Variance in Cash Games vs GPPs

Tournaments are by far the most popular DFS contest format.  The seduction of being able to profit hundreds or even thousands of times what you initially invested is hard to pass up for both casual players and sharks.  Due to their appeal to the casual player, these contests often have some of the softest competition.  Although the contests are the softest, they also carry the most risk.

In GPPs only around 20% of the field is paid, unlike Cash Games where nearly 50% of the field is paid.  The payout structure of GPPs is also set up so that you win more as you place higher.  This leads to a much greater range of outcomes over even large sample sizes.  To give you a visual example of this we used the poker variance simulator to simulate 20 players playing 100,000 tournaments (with 22% paid poker tournament structure) compared to 100,000 Double Ups.  We used a 0% ROI for both game types, meaning on average in both contests types player results should be break even.  Both simulations were generated in $10 buy in games with a thousand person field. Here are the results of twenty simulations for each contest type.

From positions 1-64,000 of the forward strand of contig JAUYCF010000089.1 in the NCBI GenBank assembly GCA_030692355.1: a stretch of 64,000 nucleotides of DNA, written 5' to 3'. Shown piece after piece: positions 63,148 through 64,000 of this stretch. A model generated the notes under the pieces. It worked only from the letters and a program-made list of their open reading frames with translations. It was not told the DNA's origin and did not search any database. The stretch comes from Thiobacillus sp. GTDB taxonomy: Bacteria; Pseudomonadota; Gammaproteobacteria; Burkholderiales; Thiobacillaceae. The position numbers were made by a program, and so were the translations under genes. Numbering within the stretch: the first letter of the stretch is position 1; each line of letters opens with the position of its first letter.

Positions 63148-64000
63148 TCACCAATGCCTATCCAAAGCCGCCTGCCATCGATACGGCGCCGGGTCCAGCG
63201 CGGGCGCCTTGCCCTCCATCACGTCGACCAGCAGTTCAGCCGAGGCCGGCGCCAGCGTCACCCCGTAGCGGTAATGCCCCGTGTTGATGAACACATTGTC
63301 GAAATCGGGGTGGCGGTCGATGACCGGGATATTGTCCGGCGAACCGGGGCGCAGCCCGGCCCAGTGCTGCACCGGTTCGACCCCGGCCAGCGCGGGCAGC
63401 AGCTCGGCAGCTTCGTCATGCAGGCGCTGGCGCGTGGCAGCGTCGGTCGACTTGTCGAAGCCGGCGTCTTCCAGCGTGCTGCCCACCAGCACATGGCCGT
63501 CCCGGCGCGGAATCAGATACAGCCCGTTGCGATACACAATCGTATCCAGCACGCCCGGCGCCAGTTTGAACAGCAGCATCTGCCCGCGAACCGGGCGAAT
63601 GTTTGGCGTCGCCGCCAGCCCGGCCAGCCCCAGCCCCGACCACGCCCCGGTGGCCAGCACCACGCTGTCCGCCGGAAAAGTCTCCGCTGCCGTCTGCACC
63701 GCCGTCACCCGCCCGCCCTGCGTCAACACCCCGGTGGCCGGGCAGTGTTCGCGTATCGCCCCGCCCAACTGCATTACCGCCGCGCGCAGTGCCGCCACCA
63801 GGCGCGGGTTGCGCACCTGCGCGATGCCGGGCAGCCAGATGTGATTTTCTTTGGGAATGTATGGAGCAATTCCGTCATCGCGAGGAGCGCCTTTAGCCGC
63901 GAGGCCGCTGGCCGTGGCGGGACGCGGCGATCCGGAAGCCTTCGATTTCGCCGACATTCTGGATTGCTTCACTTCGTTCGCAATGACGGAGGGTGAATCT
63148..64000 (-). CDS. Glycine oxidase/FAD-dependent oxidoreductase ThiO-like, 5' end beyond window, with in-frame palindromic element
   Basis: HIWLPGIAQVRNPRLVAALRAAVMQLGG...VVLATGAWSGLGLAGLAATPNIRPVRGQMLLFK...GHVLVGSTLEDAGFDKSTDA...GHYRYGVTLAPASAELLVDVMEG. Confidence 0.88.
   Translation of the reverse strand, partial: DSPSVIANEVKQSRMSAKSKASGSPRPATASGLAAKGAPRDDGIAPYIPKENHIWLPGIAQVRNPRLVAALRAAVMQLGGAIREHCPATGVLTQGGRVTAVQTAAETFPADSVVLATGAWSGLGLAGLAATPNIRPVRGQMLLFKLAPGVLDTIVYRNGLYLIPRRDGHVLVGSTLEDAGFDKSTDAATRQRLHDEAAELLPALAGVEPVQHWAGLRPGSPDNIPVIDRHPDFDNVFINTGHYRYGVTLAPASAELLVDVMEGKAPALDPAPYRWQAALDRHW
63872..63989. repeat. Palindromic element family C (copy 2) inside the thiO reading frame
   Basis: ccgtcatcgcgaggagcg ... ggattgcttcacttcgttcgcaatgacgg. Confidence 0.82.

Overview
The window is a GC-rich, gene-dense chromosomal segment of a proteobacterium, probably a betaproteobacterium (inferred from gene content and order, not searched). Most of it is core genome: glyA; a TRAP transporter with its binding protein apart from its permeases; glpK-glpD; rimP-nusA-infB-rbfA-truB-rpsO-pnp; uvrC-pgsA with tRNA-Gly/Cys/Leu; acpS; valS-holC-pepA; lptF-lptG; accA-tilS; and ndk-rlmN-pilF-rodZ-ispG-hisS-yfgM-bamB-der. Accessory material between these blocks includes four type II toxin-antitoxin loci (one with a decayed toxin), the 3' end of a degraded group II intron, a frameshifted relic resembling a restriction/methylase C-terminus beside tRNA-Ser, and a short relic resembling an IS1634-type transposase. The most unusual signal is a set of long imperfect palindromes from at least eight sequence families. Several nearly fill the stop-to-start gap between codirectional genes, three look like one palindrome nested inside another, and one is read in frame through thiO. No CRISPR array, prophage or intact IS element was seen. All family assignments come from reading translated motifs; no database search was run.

WOW!  In the cash game sample the biggest winner and loser had won/lost around $10,000.  In the GPP sample this number was around $75,000.  As you can see the range of outcomes even over a large sample size is much greater in GPPs than in Cash Games.

We’ll now take a look at another sample.  This time we’ll use a 10% ROI, while keeping all other parameters the same.



In this simulation the average result for each simulation should be $100,000 profit.  You can see once again there’s a much greater difference in the standard deviation in outcomes of GPPs.

Taking the appropriate risk that your bankroll allows is very important so that you don’t lose your entire bankroll.  Seeing this data I’d encourage you to be very careful with the amount of exposure you give yourself to GPPs until your bankroll is sufficient.  Play around with the variance simulator to get an idea of how much you could lose in each game type.  Use this information to decide how much of your bankroll you’re willing to invest each day into DFS and specifically how much you’re willing to invest by contest type.

*** Please note that because the simulator used was a poker simulator it can not account for certain differences between DFS and poker.  Some of these differences include:

  • DFS can have players tie while in poker lacks this ability.
  • Pay out structures in DFS tournaments differ slightly from poker tournaments.

We still found this to be a very good estimation and a good representation of the variance in DFS game types.

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